Evaluating Board of Education Policy
Does school district policy contain provisions for curriculum and instruction? Explain.
After many minutes of searching, I accidently found the district policy online. The policy indicates whether the policy is local or legal. A perusal of the board policy shows that it addresses:
~ curriculum development - including innovative and magnet programs,
~ curriculum design - including basic instructional programs and special programs,
~ basic instructional material - includes separate sections for required instructions for all grades and secondary, and
~ instructional resources - selection and adoption.
The district's board policy is comprehensive enough. As I reflect upon the district's deficiencies according to the AEIS report, I feel that the policy is not the problem. It addresses everything we have covered thus far. For example, the district's curriculum development policy outlines guidelines for curriculum development and review. The policy states, "The Board deems it essential that the school system continually develop and modify its curriculum to provide a common direction of action for all instruction and programmatic efforts in the District and to meet changing needs." This section also includes guidelines for The Planned and Written Curriculum, The Taught Curriculum, and The Tested Curriculum Evaluation. The policy is not vague about expectations. The Taught Curriculum section of Curriculum Development includes the following quote: "Curriculum and instruction guides shall serve as the framework from which a teacher will develop units of study, individual lesson plans, and approaches to instruction that will serve the student’s particular needs at a particular time. The guides shall be used to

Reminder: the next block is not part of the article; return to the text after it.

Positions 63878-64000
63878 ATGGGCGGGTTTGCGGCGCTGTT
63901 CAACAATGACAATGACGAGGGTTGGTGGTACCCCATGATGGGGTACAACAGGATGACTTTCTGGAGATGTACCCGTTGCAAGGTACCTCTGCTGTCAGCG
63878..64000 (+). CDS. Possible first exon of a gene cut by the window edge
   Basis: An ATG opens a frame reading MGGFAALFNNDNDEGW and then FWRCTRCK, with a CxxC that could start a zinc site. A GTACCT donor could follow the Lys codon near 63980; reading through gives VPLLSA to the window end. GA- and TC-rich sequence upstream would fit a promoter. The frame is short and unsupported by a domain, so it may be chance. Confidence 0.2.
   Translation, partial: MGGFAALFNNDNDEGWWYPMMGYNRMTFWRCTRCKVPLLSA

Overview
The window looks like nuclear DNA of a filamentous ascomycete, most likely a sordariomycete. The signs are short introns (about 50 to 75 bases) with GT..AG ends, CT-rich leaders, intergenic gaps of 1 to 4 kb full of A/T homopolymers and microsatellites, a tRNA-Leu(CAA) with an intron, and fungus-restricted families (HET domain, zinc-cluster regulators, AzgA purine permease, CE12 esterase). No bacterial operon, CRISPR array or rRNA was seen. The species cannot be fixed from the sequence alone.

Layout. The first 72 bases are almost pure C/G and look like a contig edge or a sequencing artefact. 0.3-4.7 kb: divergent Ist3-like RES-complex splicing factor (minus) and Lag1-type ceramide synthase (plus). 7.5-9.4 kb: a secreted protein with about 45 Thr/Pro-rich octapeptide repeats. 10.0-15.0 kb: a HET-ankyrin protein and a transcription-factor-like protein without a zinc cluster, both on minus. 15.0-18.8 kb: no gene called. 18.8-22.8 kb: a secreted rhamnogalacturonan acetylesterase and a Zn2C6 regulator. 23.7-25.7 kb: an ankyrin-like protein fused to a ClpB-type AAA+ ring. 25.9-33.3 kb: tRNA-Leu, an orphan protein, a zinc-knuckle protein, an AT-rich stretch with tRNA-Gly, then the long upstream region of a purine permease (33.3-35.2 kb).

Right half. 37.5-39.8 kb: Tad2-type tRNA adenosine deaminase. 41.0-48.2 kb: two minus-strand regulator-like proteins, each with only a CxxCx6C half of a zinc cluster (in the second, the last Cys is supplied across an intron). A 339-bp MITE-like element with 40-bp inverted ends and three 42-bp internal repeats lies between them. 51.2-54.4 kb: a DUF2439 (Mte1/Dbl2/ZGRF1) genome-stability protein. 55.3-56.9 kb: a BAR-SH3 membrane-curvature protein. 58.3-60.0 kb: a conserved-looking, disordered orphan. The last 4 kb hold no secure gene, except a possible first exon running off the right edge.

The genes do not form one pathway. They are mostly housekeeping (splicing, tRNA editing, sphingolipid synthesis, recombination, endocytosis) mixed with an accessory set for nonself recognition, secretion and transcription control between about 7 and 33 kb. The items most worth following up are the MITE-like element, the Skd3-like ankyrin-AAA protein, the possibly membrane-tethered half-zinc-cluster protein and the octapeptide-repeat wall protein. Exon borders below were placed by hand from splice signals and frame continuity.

map a logical sequence of instruction."
My recommendations did not relate to board policy. I reviewed the Campus Improvement Plan and the campus' AEIS report. My recommendations could probably be addressed in the curriculum guide. The guide is designed to map a logical sequence of instruction. Maybe the written curriculum guides for math and science need to be reworked to help students retain what is taught and tested.
If given the opportunity, how would you change board policy to strengthen curriculum and instruction in your school district?
The area that shows the most weakness is assessment or tested curriculum in math and science. According to the policy, "A District staff shall design and use a variety of assessment approaches in determining the effectiveness of the planned and written curriculum, the taught curriculum, and instructional programs. Periodic reports shall be made to the Board concerning these assessments." I do not know if the Board actually receives reports regarding assessment prior to the TAKS tests. The Board needs to make sure that all teachers have access to tools needed for students to be successful. I would suggest that as the Board looks at mock test data, that they find ways to for students to have many opportunities to practice to prepare for the TAKS test. I have heard math teachers complain that the mock tests do not cover what they have taught and is really given too late to help remediate the students needing the most help.
 Port Arthur Board Policy Manual. (n.d.) Retrieved February 1, 2011 from http://www.tasb.org/policy/pol/private/123907/
 Port Arthur Board Policy Manual. Curriculum Development. (n.d.) Retrieved February 1, 2011 from http://www.tasb.org/policy/pol/private/123907/pol.cfm?DisplayPage=EG(LOCAL).pdf&QueryText=CURRICULUM
 same as above.
 same as above.
Tags: aeis "board of education policy"